Complaint to the Audit Commission
7th September 2004
Referendum on a Regional Assembly in the North East
There is to be a referendum in the North East of England on November 4th, asking the electorate whether or not it wishes to have an elected regional assembly in the area.
It is Labour Party policy to have such assemblies; until recently, it was intended that there would be referenda in Yorkshire & Humberside and the North West too, but these have been postponed.
Since at least July, the Government, and in particular the Office of the Deputy Prime Minister (ODPM), has issued numerous advertisements promoting the Referendum. These adverts have appeared regularly, for example, in all the regional daily papers, namely the "Journal" the "Northern Echo" and the "Evening Chronicle", as well as in all the more local weekly papers, such as the "North Tyneside Herald". A copy is enclosed.
Similar adverts are on public transport, hoardings and posters at key points, for example, beside the Tyne Tunnel toll booths.
At the same time, the ODPM has also sent leaflets about the Referendum entitled "Have your Say" to every house within the North East. A copy is enclosed of this document too.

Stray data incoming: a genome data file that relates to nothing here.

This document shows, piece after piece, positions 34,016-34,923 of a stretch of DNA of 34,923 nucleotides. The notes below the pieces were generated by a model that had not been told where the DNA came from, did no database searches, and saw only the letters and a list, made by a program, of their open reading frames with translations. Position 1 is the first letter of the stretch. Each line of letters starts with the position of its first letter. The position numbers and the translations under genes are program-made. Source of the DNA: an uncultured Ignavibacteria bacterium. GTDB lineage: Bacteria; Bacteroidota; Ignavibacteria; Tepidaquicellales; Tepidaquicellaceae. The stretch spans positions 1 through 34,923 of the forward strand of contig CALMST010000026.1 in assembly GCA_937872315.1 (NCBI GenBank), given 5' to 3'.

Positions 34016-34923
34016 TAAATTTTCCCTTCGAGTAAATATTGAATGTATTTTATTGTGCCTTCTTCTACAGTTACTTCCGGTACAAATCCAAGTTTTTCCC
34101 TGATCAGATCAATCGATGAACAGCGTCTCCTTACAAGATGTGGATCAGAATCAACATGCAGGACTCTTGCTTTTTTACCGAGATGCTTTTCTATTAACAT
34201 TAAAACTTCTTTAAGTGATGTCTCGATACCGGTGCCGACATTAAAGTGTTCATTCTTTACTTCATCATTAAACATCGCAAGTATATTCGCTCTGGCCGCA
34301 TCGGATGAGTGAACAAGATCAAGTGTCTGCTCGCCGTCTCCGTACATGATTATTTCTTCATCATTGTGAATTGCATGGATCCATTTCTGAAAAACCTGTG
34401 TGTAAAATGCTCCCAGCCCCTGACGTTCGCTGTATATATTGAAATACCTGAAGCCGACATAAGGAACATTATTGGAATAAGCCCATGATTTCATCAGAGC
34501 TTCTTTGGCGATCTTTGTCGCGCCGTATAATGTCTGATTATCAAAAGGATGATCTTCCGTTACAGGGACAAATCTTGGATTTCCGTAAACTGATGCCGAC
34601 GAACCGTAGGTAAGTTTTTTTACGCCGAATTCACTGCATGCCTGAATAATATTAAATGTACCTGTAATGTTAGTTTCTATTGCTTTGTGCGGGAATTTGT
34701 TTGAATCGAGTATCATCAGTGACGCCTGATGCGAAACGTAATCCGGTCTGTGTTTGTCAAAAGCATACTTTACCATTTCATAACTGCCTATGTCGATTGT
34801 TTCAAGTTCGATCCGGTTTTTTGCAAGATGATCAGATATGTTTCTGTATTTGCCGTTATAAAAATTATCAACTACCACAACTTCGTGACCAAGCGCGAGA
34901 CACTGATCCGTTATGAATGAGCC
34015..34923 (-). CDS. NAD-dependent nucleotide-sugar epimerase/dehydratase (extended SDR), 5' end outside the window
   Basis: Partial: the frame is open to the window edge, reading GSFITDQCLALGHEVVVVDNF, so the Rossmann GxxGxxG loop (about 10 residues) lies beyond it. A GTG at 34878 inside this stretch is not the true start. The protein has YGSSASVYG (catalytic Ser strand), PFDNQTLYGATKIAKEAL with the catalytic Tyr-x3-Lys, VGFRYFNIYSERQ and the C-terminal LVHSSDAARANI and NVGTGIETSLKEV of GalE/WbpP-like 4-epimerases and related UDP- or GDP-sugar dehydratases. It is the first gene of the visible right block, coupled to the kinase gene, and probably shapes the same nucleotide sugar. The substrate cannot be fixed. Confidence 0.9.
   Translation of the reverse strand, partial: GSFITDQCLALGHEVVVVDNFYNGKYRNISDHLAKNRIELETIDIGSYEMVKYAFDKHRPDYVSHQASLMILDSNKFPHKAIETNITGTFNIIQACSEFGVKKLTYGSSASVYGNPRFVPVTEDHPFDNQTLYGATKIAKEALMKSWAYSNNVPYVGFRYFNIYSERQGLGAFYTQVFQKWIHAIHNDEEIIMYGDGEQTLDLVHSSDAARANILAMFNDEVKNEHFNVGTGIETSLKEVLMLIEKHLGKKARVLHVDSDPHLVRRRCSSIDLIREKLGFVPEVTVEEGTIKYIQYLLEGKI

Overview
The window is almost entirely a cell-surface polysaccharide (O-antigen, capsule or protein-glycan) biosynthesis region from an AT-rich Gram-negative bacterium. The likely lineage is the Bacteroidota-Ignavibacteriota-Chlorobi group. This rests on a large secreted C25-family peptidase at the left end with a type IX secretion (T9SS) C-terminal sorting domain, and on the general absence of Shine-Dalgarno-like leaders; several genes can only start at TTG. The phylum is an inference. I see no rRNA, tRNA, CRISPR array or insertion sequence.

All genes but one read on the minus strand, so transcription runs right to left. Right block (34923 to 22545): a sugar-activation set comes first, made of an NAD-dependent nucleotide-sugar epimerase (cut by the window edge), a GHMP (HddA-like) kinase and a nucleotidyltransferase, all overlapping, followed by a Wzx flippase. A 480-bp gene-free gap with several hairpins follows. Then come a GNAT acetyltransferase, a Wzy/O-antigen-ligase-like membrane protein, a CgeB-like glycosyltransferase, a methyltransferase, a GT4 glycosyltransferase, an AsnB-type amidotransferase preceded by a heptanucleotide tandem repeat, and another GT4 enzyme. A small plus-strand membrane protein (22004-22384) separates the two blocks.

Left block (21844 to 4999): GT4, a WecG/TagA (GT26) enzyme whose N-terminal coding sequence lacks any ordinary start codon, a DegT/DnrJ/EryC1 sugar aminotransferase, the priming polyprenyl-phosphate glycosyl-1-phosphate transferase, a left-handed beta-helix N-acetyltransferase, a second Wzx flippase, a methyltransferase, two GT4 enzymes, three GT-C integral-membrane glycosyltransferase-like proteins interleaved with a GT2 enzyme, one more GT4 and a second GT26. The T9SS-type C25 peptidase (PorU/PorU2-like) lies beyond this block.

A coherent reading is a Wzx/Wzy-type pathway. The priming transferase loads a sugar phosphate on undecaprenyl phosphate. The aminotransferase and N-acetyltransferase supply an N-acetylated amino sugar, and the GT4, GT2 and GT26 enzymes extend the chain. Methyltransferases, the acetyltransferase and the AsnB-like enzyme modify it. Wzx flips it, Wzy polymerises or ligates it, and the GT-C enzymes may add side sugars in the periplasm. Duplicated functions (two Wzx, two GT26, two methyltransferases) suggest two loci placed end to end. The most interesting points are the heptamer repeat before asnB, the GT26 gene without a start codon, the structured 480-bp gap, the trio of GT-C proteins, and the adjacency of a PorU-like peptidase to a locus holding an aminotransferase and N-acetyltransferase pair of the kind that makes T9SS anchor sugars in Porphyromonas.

Both these forms of advertising are misleading and are promoting a particular political view but using public money to do so. I believe that this is a clear misuse of taxpayers’ money.
The newspaper advertisement, for example, states " The job of an assembly would be to make the region a better place to live and work. It could have powers for jobs, businesses and skills; housing; planning; transport;….."
The key word is "could" – in fact, the Assembly as proposed does not actually have this power.
If it were the Government’s intention to give such powers, it would be done now, and included in the draft Bill.
The Government’s lengthy Policy Statement clearly states "Central Government would retain powers to ensure that elected assemblies……continue to address national priorities" – but no reference to this document is made in the adverts.
The same Policy Statement makes it clear that there will be "key targets which they [the assemblies] will be expected to agree with central government". The electorate are not told that in the adverts – the plain implication is that the assembly would be in complete control – this is untrue.
Likewise, there is no reference to the clauses in the draft Regional Assemblies Bill which give the Secretary of State powers over an assembly, nor to those clauses which restrict the assembly’s power.
With regard to the leaflet, this too is misleading. I have no objection to the public being alerted to the fact that a vote will take place on 4th November, but the leaflet goes far beyond this, and is plainly advocating a "Yes" vote.
In particular, I draw your attention to the photos used in the leaflet.